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Effects of a Complex Reflection on Vowel Identification

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Part of a sound heard in a typical room has traveled to the listener directly from the source, but this direct sound becomes mixed with later arriving copies that come to the listener after being reflected from the room's surfaces. Such reflections are often complex in such a way that they have a filtering effect, which distorts the spectral envelope of the reflected sound. As a consequence there is a change in the sound's spectral envelope, or "spectral transition", as the reflections start to mix with the direct sound at the listener's ears. The present experiments ask how such spectral transitions affect the fusion and segregation of parts of a vowel sound. The vowels in "itch" or "etch" were played through a filter to simulate the effects of an undistorted direct sound with a later-arriving, complex pattern of reflections. This filter was designed to impair identification of the two test-vowels in a way that is independent of the reflections' delay. Listeners heard one test-word on each trial and identified it as itch or etch using a rating scale. A signal detection analysis was used to find the bias-free discrimination index p(A). This index was obtained when the reflections' delay was varied, as well as when parts of the vowel before or after the spectral transition were replaced with "signal correlated noise". The pattern of results indicates that the reflections fused with the part of the direct sound that follows the spectral transition, while the part before the spectral transition is hardly affected by the subsequent reflections. In other conditions, this fusion of the reflections persisted when their interaural time difference (ITD) was increased beyond the direct sound's ITD. However, such fusion was less evident when the reflections were replaced by a putative masking sound.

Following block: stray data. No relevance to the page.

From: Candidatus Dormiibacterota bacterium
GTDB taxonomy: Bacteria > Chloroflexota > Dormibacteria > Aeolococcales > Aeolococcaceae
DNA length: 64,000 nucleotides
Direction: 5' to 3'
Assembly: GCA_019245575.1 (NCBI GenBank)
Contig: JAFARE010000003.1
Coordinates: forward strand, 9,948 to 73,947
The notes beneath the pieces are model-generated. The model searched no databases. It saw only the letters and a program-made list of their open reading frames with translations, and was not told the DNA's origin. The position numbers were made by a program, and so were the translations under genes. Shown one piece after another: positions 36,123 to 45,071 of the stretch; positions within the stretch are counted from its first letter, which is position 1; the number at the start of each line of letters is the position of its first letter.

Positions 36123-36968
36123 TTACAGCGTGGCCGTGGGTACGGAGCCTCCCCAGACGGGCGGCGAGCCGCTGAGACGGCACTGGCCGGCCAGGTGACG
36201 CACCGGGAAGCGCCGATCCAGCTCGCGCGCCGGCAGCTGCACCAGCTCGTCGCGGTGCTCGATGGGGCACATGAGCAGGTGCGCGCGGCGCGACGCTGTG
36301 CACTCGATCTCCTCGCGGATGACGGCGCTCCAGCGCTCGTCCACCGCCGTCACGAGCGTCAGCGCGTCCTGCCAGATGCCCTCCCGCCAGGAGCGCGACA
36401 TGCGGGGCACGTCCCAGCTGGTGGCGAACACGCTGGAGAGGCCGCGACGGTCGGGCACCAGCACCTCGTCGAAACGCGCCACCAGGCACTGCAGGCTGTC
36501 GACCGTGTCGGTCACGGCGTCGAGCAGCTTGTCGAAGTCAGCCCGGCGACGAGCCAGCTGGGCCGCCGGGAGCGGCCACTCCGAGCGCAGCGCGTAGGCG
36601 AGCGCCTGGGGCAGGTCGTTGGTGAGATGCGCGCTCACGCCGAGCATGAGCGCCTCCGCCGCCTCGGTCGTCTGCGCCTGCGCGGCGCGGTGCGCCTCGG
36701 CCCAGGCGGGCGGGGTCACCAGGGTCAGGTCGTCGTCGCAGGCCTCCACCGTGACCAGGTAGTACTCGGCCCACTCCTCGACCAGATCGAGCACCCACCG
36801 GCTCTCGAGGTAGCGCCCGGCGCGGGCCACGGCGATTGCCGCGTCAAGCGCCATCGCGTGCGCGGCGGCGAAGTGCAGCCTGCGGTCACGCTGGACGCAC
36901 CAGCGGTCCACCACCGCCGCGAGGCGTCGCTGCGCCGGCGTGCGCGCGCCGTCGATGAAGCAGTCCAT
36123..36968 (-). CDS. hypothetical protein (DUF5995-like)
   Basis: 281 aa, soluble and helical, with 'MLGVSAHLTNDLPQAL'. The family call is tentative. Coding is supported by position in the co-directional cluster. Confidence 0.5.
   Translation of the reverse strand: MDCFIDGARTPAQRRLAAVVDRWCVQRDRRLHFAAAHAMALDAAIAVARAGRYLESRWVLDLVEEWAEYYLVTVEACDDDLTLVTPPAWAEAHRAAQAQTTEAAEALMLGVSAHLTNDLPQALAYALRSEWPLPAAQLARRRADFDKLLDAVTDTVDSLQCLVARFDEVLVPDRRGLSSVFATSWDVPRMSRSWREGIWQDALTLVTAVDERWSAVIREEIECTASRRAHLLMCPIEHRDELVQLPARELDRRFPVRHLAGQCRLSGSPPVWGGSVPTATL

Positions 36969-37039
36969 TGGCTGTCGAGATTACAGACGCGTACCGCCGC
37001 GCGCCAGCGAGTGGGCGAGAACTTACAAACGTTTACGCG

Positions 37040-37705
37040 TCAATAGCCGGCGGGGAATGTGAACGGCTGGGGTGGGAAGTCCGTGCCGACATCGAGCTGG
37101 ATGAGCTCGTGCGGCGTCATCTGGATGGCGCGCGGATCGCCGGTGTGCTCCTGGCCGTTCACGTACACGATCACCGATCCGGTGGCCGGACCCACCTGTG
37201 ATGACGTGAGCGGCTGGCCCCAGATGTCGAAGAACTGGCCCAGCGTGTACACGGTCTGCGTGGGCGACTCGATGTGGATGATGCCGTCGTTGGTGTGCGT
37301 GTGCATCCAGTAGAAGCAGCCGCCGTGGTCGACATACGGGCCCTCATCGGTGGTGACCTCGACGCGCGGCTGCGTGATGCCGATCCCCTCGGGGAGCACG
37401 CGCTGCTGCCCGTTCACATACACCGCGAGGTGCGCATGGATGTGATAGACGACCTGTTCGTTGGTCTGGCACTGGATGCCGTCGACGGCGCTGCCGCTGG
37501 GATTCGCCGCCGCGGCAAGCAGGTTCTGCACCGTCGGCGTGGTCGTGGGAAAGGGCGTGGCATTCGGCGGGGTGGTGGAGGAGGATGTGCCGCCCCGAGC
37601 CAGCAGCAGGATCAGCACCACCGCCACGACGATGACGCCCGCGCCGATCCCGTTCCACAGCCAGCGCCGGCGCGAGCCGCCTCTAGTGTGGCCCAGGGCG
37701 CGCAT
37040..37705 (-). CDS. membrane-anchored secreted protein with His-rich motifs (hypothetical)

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Document Type: Research Article

Publication date: May 1, 2000

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  • Acta Acustica united with Acustica, published together with the European Acoustics Association (EAA), is an international, peer-reviewed journal on acoustics. It publishes original articles on all subjects in the field of acoustics, such as general linear acoustics, nonlinear acoustics, macrosonics, flow acoustics, atmospheric sound, underwater sound, ultrasonics, physical acoustics, structural acoustics, noise control, active control, environmental noise, building acoustics, room acoustics, acoustic materials, acoustic signal processing, computational and numerical acoustics, hearing, audiology and psychoacoustics, speech, musical acoustics, electroacoustics, auditory quality of systems. It reports on original scientific research in acoustics and on engineering applications. The journal considers scientific papers, technical and applied papers, book reviews, short communications, doctoral thesis abstracts, etc. In irregular intervals also special issues and review articles are published.
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